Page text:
The Rudy Gay Trade Sent A Loud Message To Toronto Fans

After 20 or so games this year, there a few things we know for sure:

1. The Heat are/will be a contender as long as LeBron is on the court, but the margin for error has gotten smaller.

2. The Western Conference is incredibly deep; excluding the Suns (who should eventually return to the their tanking roots), there are 12 teams competing for eight spots. Further proof lies in the fact that last year’s playoff darlings, the Golden State Warriors, are currently in the eighth and final spot. (In all fairness, they are missing do-it-all stud Andre Iguodala.)

3. The Eastern Conference is incredibly ____. Awful? Terrible? No good? Ok, you get the point; outside of Indiana and Miami there isn’t a team that can legitimately be called a contender. Standing 8-10, Chicago is currently in the eighth spot in the East. There are five teams out West (Phoenix, Minnesota, the Lakers, New Orleans and Memphis) with better records than Chicago that are currently out of the playoffs.

The reality of the situation is that this year’s NBA champion will be either Indy, Miami or from a group of perhaps three Western Conference teams. Sadly there has to be eight representatives from the East, meaning there are teams vying for one of the remaining six playoff spots in the East that have no real shot at winning anything. Who is going to knock the Pacers of the Heat out? Atlanta, without a go-to scorer? Boston (who was supposed to be tanking as we speak, but is instead winning) behind wunderkind first-year coach Brad Stevens? How about the Charlotte Bobcat-soontobeHornets, led behind the tremendous trio of Al Jefferson, Kemba Walker and Gerald Henderson? Don’t think so.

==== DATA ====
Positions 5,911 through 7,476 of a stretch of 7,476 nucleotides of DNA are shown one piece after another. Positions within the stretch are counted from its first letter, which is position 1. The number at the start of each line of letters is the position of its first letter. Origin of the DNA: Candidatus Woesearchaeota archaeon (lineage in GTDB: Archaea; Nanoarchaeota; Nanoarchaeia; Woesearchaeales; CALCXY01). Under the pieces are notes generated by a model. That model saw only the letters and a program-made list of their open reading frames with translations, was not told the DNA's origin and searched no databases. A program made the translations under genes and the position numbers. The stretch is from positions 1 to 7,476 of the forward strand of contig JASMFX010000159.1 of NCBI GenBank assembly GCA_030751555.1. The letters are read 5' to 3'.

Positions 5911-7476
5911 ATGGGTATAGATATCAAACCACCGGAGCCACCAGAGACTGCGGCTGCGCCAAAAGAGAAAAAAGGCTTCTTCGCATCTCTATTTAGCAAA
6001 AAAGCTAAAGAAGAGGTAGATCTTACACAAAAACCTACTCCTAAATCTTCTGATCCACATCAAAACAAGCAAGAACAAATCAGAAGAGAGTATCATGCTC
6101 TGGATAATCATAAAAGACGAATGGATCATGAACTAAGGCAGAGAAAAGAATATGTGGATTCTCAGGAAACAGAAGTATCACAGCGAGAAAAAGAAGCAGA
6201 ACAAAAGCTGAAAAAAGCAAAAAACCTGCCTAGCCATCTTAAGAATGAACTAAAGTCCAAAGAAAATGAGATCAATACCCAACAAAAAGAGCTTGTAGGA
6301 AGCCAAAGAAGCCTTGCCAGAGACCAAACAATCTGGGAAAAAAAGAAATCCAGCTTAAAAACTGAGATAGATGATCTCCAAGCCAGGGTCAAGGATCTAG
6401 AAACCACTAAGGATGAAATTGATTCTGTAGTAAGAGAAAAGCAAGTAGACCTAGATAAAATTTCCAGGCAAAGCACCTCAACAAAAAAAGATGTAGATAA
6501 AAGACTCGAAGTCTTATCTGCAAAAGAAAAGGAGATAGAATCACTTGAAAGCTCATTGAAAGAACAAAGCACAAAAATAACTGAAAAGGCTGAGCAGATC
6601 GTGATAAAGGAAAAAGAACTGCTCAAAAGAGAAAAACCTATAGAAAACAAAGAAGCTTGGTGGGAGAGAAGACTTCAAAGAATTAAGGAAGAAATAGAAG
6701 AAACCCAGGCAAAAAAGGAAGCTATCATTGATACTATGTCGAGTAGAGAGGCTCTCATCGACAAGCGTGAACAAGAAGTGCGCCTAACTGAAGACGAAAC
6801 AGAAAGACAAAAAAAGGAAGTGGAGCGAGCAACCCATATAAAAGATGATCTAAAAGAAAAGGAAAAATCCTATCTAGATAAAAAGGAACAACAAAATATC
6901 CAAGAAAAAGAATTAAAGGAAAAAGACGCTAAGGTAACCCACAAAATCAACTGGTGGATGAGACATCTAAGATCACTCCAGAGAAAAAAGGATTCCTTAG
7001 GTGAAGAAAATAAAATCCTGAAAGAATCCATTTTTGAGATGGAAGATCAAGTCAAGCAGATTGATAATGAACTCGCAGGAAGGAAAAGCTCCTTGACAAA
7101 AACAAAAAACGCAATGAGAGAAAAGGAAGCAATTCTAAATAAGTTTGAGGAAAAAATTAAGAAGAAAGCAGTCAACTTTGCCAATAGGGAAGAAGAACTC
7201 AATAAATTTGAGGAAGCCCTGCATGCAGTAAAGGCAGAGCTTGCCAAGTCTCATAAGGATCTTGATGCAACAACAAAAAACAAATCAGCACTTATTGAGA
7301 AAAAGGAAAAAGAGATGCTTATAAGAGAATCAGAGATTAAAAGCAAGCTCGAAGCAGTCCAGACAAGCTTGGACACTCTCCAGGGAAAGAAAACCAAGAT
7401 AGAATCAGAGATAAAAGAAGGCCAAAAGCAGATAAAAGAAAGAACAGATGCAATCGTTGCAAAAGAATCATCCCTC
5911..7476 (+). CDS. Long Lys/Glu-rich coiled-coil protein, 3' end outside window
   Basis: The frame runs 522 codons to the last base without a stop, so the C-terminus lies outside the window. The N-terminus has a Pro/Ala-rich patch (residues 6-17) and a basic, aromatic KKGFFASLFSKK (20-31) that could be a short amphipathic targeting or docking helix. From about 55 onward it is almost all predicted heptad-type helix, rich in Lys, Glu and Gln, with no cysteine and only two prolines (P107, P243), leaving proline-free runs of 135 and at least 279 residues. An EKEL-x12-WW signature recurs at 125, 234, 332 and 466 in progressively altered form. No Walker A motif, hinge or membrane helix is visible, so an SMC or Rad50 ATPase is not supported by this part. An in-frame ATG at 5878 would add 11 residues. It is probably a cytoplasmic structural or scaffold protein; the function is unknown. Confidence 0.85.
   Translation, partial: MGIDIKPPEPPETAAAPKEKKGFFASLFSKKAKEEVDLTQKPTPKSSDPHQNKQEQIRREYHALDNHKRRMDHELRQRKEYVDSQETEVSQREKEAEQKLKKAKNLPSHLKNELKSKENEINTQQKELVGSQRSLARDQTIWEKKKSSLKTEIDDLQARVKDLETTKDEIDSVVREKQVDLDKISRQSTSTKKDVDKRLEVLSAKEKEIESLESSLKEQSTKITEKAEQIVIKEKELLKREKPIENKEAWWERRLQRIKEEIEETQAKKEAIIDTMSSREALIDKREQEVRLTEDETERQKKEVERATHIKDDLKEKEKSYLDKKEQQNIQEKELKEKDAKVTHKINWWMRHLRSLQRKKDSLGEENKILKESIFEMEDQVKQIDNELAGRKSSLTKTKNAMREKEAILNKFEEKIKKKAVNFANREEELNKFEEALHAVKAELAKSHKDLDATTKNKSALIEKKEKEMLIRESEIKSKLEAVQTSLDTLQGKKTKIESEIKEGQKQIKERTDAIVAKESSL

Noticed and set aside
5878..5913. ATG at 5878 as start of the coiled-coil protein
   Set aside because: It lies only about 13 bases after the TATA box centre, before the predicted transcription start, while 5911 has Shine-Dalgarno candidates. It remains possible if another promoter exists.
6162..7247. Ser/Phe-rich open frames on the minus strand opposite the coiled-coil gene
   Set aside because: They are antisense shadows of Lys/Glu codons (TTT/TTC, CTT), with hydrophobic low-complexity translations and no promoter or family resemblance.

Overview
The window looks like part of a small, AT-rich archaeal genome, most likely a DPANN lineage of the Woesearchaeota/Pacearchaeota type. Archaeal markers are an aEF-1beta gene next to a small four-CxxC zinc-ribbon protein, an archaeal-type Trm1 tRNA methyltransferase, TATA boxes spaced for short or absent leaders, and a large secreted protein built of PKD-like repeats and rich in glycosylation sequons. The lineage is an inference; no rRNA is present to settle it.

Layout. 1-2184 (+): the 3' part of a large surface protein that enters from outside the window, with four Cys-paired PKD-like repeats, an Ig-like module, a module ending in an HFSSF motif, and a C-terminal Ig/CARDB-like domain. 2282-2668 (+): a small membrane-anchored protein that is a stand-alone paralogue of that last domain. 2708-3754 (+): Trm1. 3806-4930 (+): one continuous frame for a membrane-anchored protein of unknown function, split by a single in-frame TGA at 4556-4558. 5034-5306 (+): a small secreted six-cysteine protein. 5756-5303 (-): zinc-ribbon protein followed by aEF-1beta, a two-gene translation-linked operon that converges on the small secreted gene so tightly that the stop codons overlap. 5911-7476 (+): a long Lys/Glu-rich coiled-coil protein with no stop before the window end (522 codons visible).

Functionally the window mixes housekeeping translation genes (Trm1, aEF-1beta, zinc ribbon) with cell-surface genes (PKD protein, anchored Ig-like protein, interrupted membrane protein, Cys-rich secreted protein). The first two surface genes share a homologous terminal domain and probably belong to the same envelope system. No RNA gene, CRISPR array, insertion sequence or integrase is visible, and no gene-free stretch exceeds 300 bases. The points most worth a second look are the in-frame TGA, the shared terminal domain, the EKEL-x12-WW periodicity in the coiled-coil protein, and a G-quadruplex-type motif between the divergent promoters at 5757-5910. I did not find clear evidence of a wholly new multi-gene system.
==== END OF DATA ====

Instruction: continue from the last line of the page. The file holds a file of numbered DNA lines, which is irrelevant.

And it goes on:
That won’t stop some teams from pushing for a spot: the Cavs and owner Dan Gilbert are tired of the losing (and more importantly want to show LeBron they can win); Washington’s coach and GM are fighting for their jobs, as no playoffs probably means no jobs; and Detroit just spent a pretty penny on their new cast of “pretty-good but not great” nucleus. Heck, even the Bucks were all-in on a playoff run before injuries to center Larry Sanders and point guard Brandon Knight brought them down to Earth. With a solid core group of players, the Raptors were supposed to be in that group. Until today.

At the start of the season, the perennial cellar-dwelling Toronto Raptors were poised to make a playoff run. But with news of a Rudy Gay-to-Sacramento deal taking place, new Raptors GM Masai Ujiri (part super GM-part cap clearing expert) sent the message loud and clear that the Raptors weren’t good enough to compete in the playoffs. That’s refreshing to see. I’m all for a competitive league, but why compete for mediocrity?

To win in the NBA’s current landscape, you either need 2-3 stars and a group of cheap veterans and young sleepers (AKA the Heat/Rockets mold), or you need to develop your players, draft well, sign an above-average player here and there, and hope one of your young guys turns into a franchise guy (the Pacers/Spurs/Bulls/Thunder prototype). Or land a franchise-changer from the get-go. In recent history, nobody outside of the 2011 Mavs — a team led by a rejuvenated Dirk and a group of veterans that totally bought into the system/played with amazing chemistry — there hasn’t been any other way. Ujiri, a former Executive of the Year winner with the Nuggets (who executed the Carmelo trade, which is looking better every day), knows this and isn’t aiming for mediocrity in Toronto. Didn’t the Drake partnership tell you anything?

Keep reading to see how Toronto can now remake their entire lineup…